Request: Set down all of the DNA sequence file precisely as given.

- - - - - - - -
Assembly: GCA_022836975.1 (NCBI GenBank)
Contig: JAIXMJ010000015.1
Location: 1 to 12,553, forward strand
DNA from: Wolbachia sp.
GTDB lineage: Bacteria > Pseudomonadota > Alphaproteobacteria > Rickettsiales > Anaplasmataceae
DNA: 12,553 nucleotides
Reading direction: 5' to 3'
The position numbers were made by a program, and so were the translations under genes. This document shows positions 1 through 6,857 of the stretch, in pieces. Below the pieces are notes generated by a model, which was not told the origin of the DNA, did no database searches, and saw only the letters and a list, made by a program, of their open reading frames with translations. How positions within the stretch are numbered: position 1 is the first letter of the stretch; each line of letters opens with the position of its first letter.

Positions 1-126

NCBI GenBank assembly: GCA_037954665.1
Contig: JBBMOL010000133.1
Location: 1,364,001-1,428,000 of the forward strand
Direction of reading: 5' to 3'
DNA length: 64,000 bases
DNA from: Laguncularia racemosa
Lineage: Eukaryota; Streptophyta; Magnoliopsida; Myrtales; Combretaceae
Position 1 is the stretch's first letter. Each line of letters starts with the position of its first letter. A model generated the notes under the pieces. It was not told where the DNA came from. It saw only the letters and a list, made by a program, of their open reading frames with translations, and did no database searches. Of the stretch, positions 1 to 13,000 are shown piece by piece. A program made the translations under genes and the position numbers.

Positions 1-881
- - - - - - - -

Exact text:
Assembly: GCA_022836975.1 (NCBI GenBank)
Contig: JAIXMJ010000015.1
Location: 1 to 12,553, forward strand
DNA from: Wolbachia sp.
GTDB lineage: Bacteria > Pseudomonadota > Alphaproteobacteria > Rickettsiales > Anaplasmataceae
DNA: 12,553 nucleotides
Reading direction: 5' to 3'
The position numbers were made by a program, and so were the translations under genes. This document shows positions 1 through 6,857 of the stretch, in pieces. Below the pieces are notes generated by a model, which was not told the origin of the DNA, did no database searches, and saw only the letters and a list, made by a program, of their open reading frames with translations. How positions within the stretch are numbered: position 1 is the first letter of the stretch; each line of letters opens with the position of its first letter.

Positions 1-126

NCBI GenBank assembly: GCA_037954665.1
Contig: JBBMOL010000133.1
Location: 1,364,001-1,428,000 of the forward strand
Direction of reading: 5' to 3'
DNA length: 64,000 bases
DNA from: Laguncularia racemosa
Lineage: Eukaryota; Streptophyta; Magnoliopsida; Myrtales; Combretaceae
Position 1 is the stretch's first letter. Each line of letters starts with the position of its first letter. A model generated the notes under the pieces. It was not told where the DNA came from. It saw only the letters and a list, made by a program, of their open reading frames with translations, and did no database searches. Of the stretch, positions 1 to 13,000 are shown piece by piece. A program made the translations under genes and the position numbers.

Positions 1-881